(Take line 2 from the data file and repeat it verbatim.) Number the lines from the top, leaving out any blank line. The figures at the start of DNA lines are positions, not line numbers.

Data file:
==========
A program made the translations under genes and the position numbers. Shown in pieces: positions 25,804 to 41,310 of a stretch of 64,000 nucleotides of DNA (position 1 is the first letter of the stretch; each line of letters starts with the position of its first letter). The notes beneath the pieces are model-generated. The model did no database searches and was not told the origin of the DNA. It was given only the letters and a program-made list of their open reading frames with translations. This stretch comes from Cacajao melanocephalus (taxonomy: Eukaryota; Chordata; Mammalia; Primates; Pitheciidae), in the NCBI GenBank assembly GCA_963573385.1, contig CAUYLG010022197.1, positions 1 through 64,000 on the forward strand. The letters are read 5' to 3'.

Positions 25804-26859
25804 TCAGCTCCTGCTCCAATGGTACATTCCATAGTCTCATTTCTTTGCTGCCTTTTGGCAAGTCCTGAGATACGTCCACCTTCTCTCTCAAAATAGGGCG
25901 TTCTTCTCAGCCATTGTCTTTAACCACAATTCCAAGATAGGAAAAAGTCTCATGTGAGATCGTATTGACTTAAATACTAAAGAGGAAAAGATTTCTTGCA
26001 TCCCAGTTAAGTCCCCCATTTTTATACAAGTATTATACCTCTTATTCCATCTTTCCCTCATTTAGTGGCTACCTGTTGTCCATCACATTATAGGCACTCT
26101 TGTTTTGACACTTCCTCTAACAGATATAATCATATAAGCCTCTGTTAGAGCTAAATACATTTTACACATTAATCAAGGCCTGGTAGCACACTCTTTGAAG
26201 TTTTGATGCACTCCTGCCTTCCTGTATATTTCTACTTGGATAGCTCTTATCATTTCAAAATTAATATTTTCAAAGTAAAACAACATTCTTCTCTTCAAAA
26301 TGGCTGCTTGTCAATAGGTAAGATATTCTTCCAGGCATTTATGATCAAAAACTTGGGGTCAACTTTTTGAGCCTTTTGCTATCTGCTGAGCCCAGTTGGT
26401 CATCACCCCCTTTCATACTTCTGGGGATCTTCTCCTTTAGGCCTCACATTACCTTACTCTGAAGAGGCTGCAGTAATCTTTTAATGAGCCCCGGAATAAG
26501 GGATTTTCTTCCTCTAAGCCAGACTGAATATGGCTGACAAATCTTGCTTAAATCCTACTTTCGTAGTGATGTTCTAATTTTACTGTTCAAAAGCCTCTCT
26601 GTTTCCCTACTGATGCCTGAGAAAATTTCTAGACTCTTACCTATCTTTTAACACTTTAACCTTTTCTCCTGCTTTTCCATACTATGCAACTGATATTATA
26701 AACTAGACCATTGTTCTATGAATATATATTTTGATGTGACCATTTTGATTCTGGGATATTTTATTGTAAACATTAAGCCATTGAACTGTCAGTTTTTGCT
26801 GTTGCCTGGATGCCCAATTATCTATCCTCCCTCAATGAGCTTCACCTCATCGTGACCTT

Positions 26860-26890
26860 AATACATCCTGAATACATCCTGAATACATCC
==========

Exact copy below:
Positions 25804-26859